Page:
The development of the unsteady pressure field on the floor of a rectangular cavity was studied at Mach 0.9 using high-frequency pressure-sensitive paint. Power spectral amplitudes at each cavity resonance exhibit a spatial distribution with a streamwise-oscillatory pattern; additional maxima and minima appear as the mode number is increased. This spatial distribution also appears in the propagation velocity of modal pressure disturbances. This behaviour was tied to the superposition of a downstream-propagating shear-layer disturbance and an upstream-propagating acoustic wave of different amplitudes and convection velocities, consistent with the classical Rossiter model. The summation of these waves generates a net downstream-travelling wave whose amplitude and phase velocity are modulated by a fixed envelope within the cavity. This travelling-wave interpretation of the Rossiter model correctly predicts the instantaneous modal pressure behaviour in the cavity. Subtle spanwise variations in the modal pressure behaviour were also observed, which could be attributed to a shift in the resonance pattern as a result of spillage effects at the edges of the finite-width cavity.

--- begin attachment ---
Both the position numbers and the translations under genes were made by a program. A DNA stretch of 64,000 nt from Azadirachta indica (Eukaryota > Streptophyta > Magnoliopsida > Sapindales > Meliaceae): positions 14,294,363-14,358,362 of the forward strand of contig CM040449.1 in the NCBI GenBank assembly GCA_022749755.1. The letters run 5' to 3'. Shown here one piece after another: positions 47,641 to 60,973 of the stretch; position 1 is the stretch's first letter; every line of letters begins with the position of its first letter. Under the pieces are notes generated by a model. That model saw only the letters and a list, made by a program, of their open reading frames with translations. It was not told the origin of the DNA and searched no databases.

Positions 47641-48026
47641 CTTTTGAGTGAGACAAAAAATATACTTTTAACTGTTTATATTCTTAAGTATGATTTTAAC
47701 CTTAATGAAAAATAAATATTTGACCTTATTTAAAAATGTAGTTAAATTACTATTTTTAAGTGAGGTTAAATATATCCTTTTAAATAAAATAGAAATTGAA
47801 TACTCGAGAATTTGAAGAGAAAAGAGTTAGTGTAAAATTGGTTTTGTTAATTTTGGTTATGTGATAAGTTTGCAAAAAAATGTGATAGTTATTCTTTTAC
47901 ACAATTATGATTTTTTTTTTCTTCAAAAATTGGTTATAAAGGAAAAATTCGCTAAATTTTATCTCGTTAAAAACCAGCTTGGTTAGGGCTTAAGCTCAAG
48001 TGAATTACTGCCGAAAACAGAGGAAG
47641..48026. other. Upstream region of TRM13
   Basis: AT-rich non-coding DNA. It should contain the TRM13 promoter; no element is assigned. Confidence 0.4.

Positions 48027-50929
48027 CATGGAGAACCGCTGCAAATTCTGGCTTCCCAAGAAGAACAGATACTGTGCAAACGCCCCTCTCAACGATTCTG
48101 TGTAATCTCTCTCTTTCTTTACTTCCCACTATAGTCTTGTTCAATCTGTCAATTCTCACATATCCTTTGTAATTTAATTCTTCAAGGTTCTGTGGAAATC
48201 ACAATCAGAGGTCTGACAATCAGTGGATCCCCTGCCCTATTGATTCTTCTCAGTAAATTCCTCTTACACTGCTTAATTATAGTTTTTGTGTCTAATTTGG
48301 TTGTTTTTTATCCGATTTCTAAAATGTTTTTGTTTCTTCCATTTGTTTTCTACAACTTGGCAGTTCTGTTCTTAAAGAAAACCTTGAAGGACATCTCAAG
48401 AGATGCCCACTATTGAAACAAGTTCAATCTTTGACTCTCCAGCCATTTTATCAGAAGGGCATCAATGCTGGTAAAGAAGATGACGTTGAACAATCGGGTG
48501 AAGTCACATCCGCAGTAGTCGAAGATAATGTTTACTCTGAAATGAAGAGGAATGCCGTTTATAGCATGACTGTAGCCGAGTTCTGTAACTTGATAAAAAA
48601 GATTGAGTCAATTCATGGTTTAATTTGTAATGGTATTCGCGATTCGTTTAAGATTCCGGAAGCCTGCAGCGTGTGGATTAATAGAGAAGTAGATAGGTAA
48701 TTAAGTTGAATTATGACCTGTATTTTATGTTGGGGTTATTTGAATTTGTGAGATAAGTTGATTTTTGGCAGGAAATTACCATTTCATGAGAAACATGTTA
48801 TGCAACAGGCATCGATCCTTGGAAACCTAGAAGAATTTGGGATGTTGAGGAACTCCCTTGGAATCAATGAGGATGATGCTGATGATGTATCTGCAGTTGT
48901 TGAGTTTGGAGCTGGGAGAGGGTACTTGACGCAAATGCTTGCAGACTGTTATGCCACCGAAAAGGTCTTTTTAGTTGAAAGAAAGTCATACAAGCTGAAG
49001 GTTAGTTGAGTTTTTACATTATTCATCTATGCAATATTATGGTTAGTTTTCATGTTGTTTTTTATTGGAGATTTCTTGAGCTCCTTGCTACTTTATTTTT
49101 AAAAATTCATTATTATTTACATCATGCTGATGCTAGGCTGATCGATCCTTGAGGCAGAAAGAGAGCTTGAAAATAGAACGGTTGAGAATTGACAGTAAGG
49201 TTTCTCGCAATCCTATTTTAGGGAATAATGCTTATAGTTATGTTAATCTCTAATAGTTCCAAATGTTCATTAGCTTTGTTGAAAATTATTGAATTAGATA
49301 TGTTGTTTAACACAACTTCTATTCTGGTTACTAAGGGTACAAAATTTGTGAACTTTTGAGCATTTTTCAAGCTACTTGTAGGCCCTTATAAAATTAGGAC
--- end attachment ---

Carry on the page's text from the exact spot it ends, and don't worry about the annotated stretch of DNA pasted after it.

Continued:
The purpose of this study was to quantify the effect of multidrug-resistant (MDR) gram-negative bacteria and methicillin-resistant Staphylococcus aureus (MRSA) healthcare-associated infections (HAIs) on mortality following infection, regardless of patient location.
We conducted a retrospective cohort study of patients with an inpatient admission in the US Department of Veterans Affairs (VA) system between October 1, 2007, and November 30, 2010. We constructed multivariate log-binomial regressions to assess the impact of a positive culture on mortality in the 30- and 90-day periods following the first positive culture, using a propensity-score–matched subsample.
Patients identified with positive cultures due to MDR Acinetobacter (n=218), MDR Pseudomonas aeruginosa (n=1,026), and MDR Enterobacteriaceae (n=3,498) were propensity-score matched to 14,591 patients without positive cultures due to these organisms. In addition, 3,471 patients with positive cultures due to MRSA were propensity-score matched to 12,499 patients without positive MRSA cultures. Multidrug-resistant gram-negative bacteria were associated with a significantly elevated risk of mortality both for invasive (RR, 2.32; 95% CI, 1.85–2.92) and noninvasive cultures (RR, 1.33; 95% CI, 1.22–1.44) during the 30-day period. Similarly, patients with MRSA HAIs (RR, 2.77; 95% CI, 2.39–3.21) and colonizations (RR, 1.32; 95% CI, 1.22–1.50) had an increased risk of death at 30 days.